- Hydrological connectivity in river deltas: The first‐order
importance of channel‐island exchange
- Authors: Matthew Hiatt; Paola Passalacqua
Pages: 2264 - 2282
Abstract: Deltaic systems are composed of distributary channels and interdistributary islands. While previous work has focused either on the channels or on the islands, here we study the hydrological exchange between channels and islands and point at its important role in delta morphology and ecology. We focus our analysis on Wax Lake Delta in coastal Louisiana (USA) and characterize the surface water component of hydrological connectivity through measurements of water discharge and hydraulic tracer propagation. We find that deltaic islands are zones of significant water flux as 23–54% of the incoming distributary channel flux enters the islands. A calculation of the travel times through a channel‐island complex shows travel times through the islands to be at least 3 times their channel counterparts. A dye release experiment also indicates that travel times in islands are much longer that those within channels as dye remained in the island for the 3.8 day duration of the experiment. Additionally, islands are more sensitive than channels to environmental forces such as tides, which cause flow reversal and thus can increase travel times through the islands. Our work defines the “hydrological network” of a river delta to include not only the distributary channel network but also the interdistributary islands, quantifies the implications of channel‐island hydrological connectivity to travel times through the system, and discusses the relevance of our findings to channel mouth dynamics at the delta front and the potential for denitrification in coastal systems.
- The influence of water table depth and the free atmospheric state on
convective rainfall predisposition
- Authors: Sara Bonetti; Gabriele Manoli, Jean‐Christophe Domec, Mario Putti, Marco Marani, Gabriel G. Katul
Pages: 2283 - 2297
Abstract: A mechanistic model for the soil‐plant system is coupled to a conventional slab representation of the atmospheric boundary layer (ABL) to explore the role of groundwater table (WT) variations and free atmospheric (FA) states on convective rainfall predisposition (CRP) at a Loblolly pine plantation site situated in the lower coastal plain of North Carolina. Predisposition is quantified using the crossing between modeled lifting condensation level (LCL) and convectively grown ABL depth. The LCL‐ABL depth crossing is necessary for air saturation but not sufficient for cloud formation and subsequent convective rainfall occurrence. However, such crossing forms the main template for which all subsequent dynamical processes regulating the formation (or suppression) of convective rainfall operate on. If the feedback between surface fluxes and FA conditions is neglected, a reduction in latent heat flux associated with reduced WT levels is shown to enhance the ABL‐LCL crossing probability. When the soil‐plant system is fully coupled with ABL dynamics thereby allowing feedback with ABL temperature and humidity, FA states remain the leading control on CRP. However, vegetation water stress plays a role in controlling ABL‐LCL crossing when the humidity supply by the FA is within an intermediate range of values. When FA humidity supply is low, cloud formation is suppressed independent of surface latent heat flux. Similarly, when FA moisture supply is high, cloud formation can occur independent of surface latent heat flux. In an intermediate regime of FA moisture supply, the surface latent heat flux controlled by soil water availability can supplement (or suppress) the necessary water vapor leading to reduced LCL and subsequent ABL‐LCL crossing. It is shown that this intermediate state corresponds to FA values around the mode in observed humidity lapse rates γw (between −2.5 × 10−6 and −1.5 × 10−6 kg kg−1m−1), suggesting that vegetation water uptake may be controlling CRP at the study site.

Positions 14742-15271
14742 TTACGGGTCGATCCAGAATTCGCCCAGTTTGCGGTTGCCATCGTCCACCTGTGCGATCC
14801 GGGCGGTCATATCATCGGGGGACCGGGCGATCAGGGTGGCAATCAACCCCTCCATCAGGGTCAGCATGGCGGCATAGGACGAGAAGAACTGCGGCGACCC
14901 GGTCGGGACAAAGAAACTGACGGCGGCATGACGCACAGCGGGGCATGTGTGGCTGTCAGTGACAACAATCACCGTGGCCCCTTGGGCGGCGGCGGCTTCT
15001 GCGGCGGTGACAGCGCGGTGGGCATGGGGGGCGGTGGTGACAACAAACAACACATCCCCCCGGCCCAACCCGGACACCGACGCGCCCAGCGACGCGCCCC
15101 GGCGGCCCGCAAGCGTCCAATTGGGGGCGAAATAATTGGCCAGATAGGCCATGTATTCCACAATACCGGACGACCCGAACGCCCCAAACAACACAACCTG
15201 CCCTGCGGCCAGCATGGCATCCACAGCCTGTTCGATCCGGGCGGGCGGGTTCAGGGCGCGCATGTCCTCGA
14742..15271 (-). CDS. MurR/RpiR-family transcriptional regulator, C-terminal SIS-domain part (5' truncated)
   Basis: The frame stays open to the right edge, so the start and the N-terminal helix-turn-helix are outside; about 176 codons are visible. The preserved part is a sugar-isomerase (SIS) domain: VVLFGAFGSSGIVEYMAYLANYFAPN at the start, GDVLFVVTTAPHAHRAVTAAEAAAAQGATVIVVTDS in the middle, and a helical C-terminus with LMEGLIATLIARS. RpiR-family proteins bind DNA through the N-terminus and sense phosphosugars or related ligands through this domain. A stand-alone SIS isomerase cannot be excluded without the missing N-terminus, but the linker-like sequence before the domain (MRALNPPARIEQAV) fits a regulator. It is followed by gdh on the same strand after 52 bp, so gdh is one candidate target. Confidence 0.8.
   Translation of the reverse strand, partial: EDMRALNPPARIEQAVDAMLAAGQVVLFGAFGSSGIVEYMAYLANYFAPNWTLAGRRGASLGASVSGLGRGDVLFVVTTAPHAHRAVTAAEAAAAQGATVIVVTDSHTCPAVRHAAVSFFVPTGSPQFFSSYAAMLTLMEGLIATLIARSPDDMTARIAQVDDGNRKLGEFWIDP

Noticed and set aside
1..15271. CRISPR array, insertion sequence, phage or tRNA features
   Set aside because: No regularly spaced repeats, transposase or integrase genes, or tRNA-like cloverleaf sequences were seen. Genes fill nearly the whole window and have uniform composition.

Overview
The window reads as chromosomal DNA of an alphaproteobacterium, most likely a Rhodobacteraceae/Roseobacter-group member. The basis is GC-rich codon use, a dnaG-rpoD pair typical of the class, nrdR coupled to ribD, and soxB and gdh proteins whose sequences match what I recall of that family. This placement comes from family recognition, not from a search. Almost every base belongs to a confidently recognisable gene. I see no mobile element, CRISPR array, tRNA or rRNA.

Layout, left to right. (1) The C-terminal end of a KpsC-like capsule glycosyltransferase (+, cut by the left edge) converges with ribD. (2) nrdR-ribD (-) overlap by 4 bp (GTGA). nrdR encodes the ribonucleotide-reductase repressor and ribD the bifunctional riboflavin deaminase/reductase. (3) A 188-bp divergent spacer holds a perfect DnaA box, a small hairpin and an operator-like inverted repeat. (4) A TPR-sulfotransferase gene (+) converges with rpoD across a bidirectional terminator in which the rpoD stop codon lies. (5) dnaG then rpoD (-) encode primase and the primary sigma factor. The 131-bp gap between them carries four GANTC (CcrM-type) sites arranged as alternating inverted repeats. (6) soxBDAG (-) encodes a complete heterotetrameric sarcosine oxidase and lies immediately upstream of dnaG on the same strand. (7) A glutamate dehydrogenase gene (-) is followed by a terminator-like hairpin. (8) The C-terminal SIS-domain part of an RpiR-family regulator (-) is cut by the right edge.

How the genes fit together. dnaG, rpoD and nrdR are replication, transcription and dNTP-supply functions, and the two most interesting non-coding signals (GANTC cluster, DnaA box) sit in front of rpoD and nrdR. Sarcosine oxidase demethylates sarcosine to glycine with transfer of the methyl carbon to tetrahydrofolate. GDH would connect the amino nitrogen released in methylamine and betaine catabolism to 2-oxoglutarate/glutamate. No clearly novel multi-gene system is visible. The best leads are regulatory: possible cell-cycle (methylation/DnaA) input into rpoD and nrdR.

- Estimating bankfull discharge and depth in ungauged estuaries
- Authors: Jacqueline Isabella Anak Gisen; Hubert H.G. Savenije
Pages: 2298 - 2316
Abstract: It is difficult to measure river discharge accurately in an estuary, and particularly, in the region where the tidal flow dominates over the river discharge. River discharge is important for the morphology and hydrodynamics of estuaries as it influences the salt intrusion process, tidal dynamics, freshwater supply (water resources management), and the occurrence of floods. Here we try to derive river regime characteristics from the seaward end: the estuary. It is found that there are empirical relationships that link the geometry of an estuary to its river regime, which can be used to estimate river discharge characteristics with the least of data available. The aims of this study are: (1) to derive empirical relations between geometrical characteristics of estuaries and the bankfull discharge; (2) to explore a physical explanation for this relation; and (3) to estimate the bankfull discharge in estuaries. The physical connection between an estuary and its river regime is found by combining estuary shape analysis, tidal dynamic analysis, and Lacey's hydraulic geometry theory. The relationships found between the estuary depth, width, and bankfull river discharge have been tested in 23 estuaries around the world (including seven recently surveyed estuaries). From the analysis, it shows that the depth of an estuary is a function of the bankfull flood discharge to the power of 1/3, which is in agreement with Lacey's formula. This finding not only provides a method to estimate estuary depth, it also allows estimating flood discharge characteristics from readily available estuary shape indicators.
- High‐resolution experiments on chemical oxidation of DNAPL in
- Authors: Masoud Arshadi; Harihar Rajaram, Russell L. Detwiler, Trevor Jones